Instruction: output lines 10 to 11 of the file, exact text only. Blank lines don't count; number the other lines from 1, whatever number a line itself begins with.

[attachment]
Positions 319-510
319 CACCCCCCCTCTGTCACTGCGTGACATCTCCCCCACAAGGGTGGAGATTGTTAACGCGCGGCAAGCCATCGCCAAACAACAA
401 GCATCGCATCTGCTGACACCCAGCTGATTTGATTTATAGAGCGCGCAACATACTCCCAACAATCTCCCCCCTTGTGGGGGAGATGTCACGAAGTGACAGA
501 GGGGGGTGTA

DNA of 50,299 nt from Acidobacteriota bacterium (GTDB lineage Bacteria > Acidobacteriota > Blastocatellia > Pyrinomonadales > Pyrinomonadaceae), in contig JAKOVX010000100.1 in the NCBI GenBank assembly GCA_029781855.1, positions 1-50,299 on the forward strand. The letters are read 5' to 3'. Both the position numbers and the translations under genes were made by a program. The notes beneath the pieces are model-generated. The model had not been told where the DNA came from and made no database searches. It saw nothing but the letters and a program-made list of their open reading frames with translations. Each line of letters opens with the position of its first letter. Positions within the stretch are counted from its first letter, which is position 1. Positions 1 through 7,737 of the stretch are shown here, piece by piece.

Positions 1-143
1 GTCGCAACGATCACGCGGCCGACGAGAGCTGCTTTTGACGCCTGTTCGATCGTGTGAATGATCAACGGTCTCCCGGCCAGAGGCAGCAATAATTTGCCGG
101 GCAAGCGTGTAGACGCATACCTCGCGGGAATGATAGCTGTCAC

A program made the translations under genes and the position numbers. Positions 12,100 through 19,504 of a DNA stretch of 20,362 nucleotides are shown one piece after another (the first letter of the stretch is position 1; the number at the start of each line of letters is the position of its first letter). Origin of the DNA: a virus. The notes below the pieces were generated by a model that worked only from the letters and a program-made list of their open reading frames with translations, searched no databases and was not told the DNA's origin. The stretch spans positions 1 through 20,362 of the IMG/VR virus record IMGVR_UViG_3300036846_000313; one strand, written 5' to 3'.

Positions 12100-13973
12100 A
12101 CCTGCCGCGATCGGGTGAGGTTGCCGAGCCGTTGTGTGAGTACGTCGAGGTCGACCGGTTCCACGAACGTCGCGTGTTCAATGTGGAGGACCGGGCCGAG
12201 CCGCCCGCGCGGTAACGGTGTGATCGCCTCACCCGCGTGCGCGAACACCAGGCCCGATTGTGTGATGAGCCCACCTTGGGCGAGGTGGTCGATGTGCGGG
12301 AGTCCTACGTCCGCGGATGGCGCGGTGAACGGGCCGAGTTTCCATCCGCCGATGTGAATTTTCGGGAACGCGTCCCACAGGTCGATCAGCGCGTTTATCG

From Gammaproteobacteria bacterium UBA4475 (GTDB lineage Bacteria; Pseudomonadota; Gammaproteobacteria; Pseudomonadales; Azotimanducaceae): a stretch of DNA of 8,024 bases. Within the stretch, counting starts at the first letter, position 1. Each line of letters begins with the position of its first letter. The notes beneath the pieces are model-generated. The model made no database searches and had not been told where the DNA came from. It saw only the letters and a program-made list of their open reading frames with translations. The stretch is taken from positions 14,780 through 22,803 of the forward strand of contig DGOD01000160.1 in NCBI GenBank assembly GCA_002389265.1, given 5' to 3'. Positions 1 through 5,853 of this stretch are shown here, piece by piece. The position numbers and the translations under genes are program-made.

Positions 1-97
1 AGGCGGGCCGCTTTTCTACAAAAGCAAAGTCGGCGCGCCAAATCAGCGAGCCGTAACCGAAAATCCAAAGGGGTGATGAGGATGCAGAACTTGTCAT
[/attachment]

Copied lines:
Positions 12100-13973
12100 A